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Vancouver Island Climbing - ice climbing

Overview of Ice Climbing in Strathcona Park & Vancouver Island
Wild Isle Guidebooks to coastal Vancouver Island BC Adventure

Mia Couloir, Big Den Mountain, Strathcona Park

Island Ice

Vancouver Island isn’t known as a great waterfall ice climbing destination. In fact rumour has it that Victoria, BC has the world’s largest collection of under-utilized ice climbing equipment!

It is a rare winter indeed when freezing temperatures drop low and long enough for any significant road-accessible ice to form. The last really significant freeze to do this was in February 1989 when Upper Campbell Lake froze completely and ice draped just about every crag and hillside. Most recently the early season conditions through December 2013 came very close to repeating that and Island climbers enjoyed some of the best ice conditions for many years.

Although infrequent when the deep freezes do arrive the quality of the ice produced is second to none. Mild West Coast temperatures and repeating cycles of freeze and thaw along with heavy wet snowfalls can mature Island ice into a sublime plastic névé or ‘snice’.

When temperatures drop some of the areas to look for good low elevation ice include: Comox Lake, Upper Campbell Lake, Buttle Lake, the White Ridge and Highway 28 right to the head of Muchalet Inlet. There are plenty of other places but these areas have good access.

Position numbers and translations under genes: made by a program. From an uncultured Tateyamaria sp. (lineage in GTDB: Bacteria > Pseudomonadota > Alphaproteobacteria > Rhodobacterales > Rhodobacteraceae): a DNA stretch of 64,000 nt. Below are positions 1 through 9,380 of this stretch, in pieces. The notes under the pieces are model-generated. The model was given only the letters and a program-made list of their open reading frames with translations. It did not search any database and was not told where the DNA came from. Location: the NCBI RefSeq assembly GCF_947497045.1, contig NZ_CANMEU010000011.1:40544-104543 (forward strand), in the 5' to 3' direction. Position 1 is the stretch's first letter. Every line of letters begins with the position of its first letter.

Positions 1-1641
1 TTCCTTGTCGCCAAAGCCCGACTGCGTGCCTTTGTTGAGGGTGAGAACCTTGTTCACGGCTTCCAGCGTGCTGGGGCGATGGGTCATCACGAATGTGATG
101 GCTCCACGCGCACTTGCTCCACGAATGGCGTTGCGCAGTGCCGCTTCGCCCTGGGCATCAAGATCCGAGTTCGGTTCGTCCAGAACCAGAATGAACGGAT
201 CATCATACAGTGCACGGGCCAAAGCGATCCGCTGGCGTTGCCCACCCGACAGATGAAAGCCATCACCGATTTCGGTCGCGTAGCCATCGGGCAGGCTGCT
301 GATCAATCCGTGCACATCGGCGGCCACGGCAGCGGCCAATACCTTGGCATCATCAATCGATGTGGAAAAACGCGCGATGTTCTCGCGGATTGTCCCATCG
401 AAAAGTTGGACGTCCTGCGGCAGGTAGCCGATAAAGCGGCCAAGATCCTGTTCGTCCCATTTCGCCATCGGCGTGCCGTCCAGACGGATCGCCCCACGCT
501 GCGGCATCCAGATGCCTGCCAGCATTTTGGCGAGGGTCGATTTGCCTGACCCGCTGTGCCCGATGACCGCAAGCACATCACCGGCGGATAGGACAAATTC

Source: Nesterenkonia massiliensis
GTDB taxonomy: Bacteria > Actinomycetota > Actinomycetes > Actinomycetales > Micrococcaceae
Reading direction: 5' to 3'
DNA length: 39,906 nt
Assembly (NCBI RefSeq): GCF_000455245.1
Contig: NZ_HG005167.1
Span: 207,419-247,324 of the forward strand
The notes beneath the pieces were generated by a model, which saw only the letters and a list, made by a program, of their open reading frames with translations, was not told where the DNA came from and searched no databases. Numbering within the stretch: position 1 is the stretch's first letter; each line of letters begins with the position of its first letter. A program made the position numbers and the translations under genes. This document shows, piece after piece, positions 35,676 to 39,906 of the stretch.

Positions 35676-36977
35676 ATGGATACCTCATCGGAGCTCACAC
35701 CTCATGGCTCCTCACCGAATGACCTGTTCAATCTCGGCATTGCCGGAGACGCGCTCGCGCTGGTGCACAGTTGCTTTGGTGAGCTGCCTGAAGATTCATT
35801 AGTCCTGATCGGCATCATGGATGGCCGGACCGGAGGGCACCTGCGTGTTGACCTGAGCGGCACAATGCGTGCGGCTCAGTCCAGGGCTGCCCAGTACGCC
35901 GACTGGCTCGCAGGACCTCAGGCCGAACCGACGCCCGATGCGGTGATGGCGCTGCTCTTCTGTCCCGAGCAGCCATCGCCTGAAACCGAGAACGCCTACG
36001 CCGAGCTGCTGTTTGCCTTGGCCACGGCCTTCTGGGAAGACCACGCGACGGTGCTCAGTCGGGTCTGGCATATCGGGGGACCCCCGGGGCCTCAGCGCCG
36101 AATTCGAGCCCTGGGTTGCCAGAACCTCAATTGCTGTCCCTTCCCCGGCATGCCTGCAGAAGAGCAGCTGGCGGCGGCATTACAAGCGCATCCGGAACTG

In a more typical winter you will have to look at least as high as 3,000 ft (1,200m) to find any ice in condition. The best all round locations for Island ice climbing are at: Mt Cokely and Mt. Arrowsmith along Pass Main, Boston Lake below Mt. Becher, Mt Washington, and at Tennent Lake below Mt Myra.

While these areas can offer good waterfall climbing in most years, the most reliable winter climbing conditions on Vancouver Island ice is usually found higher up on the north faces of the mountains.

If you are looking for winter climbing of a less committing nature but full-on potential try Mt Arrowsmith, Mt Albert Edward, King’s Peak and Mt Cain. Each of these peaks are readily accessible throughout the winter and have some classic gully climbs and face routes of just a few hundred metres giving a great taste of Vancouver Island’s winter alpine climbing.


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